Book Review: The Play of Death

Book Review: The Play of Death by Oliver Pötzsch

Disclaimer:  I received a Kindle download of this book through a Goodreads giveaway to facilitate this review.  No other compensation was offered or requested.

The Play of Death

The year is 1670, and the people of Oberammergau are preparing their every-ten-years Passion Play…though some of them think it might be sacrilegious to be doing so four years early.  When the actor playing Jesus Christ is found actually crucified on the prop cross, the villagers suspect the Devil is afoot.  The deaths of other actors in the manner of the Biblical figures they’re portraying certainly lends credence to that hypothesis.  Or perhaps it’s God’s wrath, and there’s always the slim possibility of less supernatural murderers.

As it happens, medically trained bathhouse operator Simon Fronwieser is in town to enroll his son Peter in grammar school.  The town medicus having recently died, Simon is drafted to examine the crucified body for clues and treat the town’s sick people.  He’s soon joined by his father-in-law Jakob Kuisl, the hangman of Schongau, who has come with the district secretary to investigate the strange goings-on.

But are these murders tied in to the wooden Pharisees?  The little men from Venice?  Ancient pagan sacrifice?  The wrathful quaking of the very mountain under which Oberammergau sits?  As the mysteries mount, can the medicus and hangman survive?

This is the sixth in The Hangman’s Daughter mystery series to be translated into English; I have not read any of the previous volumes.  Naturally, the hangman’s daughters also come into the story.  Magdalena is pregnant with what she hopes will be her and Simon’s third child, and waits anxiously for her husband back in Schongau.  But Barbara has just reached the age where she is flirting with young men, and she attracts the attentions of a lustful doctor.

When Barbara rejects her unwelcome suitor and Jakob backs her up, the doctor vows vengeance and soon he’s using his political connections to have Barbara accused of witchcraft.  (It doesn’t help that the young woman has books containing spells under her bed.)  There’s a conspiracy on the Schongau town council, and Magdalena must make the perilous voyage to Oberammergau to alert her menfolk to the danger.

There’s a lot going on in this book, and much of the solution is figuring out which of the mysterious happenings are directly connected to each other, which are outliers, and which are just coincidence.  There’s some topical material:  Jakob is struggling with his binge drinking, and the Oberammergau villagers both exploit and hate the immigrant laborers who have come to their valley.

Content issues:  In addition to the expected violence (including a suicide), there’s also rape and child abuse in the story.  Torture occurs off-stage; as the hangman, Jakob is a skilled torturer, but prefers to avoid this part of his job whenever possible (he’s okay with torturing people he personally knows to be guilty.)  Other hangmen are not so scrupulous.  Classism is a constant issue.  (This leads me to a translation quibble:  while “dishonorable” might be a direct translation of the German word for despised occupations, the connotations in English make it a bad fit.)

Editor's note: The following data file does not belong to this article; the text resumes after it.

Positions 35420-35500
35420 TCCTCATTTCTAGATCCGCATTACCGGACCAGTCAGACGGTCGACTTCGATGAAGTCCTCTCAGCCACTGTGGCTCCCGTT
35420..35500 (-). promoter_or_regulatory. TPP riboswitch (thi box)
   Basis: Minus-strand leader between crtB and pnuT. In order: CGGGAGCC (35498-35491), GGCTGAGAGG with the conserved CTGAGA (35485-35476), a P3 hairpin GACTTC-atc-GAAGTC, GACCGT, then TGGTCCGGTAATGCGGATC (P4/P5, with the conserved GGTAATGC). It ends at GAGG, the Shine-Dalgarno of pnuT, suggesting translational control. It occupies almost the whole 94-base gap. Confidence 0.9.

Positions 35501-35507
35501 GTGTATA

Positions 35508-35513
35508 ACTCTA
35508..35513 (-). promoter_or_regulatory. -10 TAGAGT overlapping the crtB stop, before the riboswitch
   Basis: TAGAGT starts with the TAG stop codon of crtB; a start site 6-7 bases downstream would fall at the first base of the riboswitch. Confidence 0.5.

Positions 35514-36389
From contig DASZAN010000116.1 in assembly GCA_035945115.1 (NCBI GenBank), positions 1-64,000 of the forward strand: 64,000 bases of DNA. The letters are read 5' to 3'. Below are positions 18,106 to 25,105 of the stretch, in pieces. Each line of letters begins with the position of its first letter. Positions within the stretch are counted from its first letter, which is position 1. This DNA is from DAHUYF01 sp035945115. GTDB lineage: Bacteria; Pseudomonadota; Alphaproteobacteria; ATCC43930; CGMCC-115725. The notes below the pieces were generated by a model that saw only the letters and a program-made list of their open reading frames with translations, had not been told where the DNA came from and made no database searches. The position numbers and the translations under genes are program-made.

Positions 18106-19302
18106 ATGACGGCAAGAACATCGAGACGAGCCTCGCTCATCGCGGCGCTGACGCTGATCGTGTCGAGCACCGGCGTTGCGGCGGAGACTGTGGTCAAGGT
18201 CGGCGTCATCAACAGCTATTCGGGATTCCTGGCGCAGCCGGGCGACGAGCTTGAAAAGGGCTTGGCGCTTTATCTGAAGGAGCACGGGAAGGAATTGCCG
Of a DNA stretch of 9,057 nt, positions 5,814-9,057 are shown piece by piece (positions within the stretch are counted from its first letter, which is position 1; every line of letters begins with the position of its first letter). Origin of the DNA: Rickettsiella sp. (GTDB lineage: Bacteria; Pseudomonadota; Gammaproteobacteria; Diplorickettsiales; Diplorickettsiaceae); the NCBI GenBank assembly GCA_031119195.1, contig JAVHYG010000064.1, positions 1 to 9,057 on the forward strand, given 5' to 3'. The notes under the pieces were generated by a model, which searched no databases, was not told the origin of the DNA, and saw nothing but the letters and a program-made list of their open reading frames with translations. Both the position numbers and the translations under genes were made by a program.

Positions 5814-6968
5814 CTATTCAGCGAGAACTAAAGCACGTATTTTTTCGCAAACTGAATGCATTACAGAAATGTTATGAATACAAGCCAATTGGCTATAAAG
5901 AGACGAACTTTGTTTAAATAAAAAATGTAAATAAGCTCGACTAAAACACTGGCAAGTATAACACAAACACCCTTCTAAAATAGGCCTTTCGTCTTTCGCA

Good:  The plot is nicely convoluted, providing plenty of cliffhanger moments, while wrapping up nicely with no important threads dangling.

Not so good:  Some of the villains are cardboard cutouts, with no redeeming qualities to explain how they got into the positions they occupy.

Recommended for fans of historical mysteries, especially those who haven’t read a German mystery yet and might enjoy the setting.

Book Review: A Story of Easter and All of Us

Book Review: A Story of Easter and All of Us by Roma Downey and Mark Burnett

Disclaimer:  I received this book as a Goodreads giveaway, on the premise that I would review it.

A Story of Easter and All of US

It is unlikely that a reader of this blog will be completely unfamiliar with the plot of this book.  The Easter narrative of Jesus of Nazareth, his death and resurrection, has been told again and again in many forms.  Especially during the Lenten season and the week of Easter itself, it’s almost inescapable.

What makes this book unique is that all of the illustrations are taken from the recent television miniseries The Bible.  As such, it’s very attractive to look at, both the pictures and the design of the book.   I hadn’t paid too much attention to the names of the authors, or watched the series, so when I noticed that Mother Mary looked very familiar, it was a surprise.

The text is in simple language, and could be read by middle schoolers on up; however, since this is a story that involves torture and painful execution,  parents may want to read this book with their younger children, rather than have them read alone.

If you’re looking for strict scriptural accuracy, this is not the book for you.  Some events have been moved about in the timeline, and dialogue has been invented for scenes that are not found in the Gospels, but logically would have occurred.  It does stay true to the spirit of the Bible, and the hope of salvation.

This book would make a good gift for someone who enjoyed The Bible miniseries, or the edited Son of God movie.

May your Eastertide be blessed, whether you believe or no.

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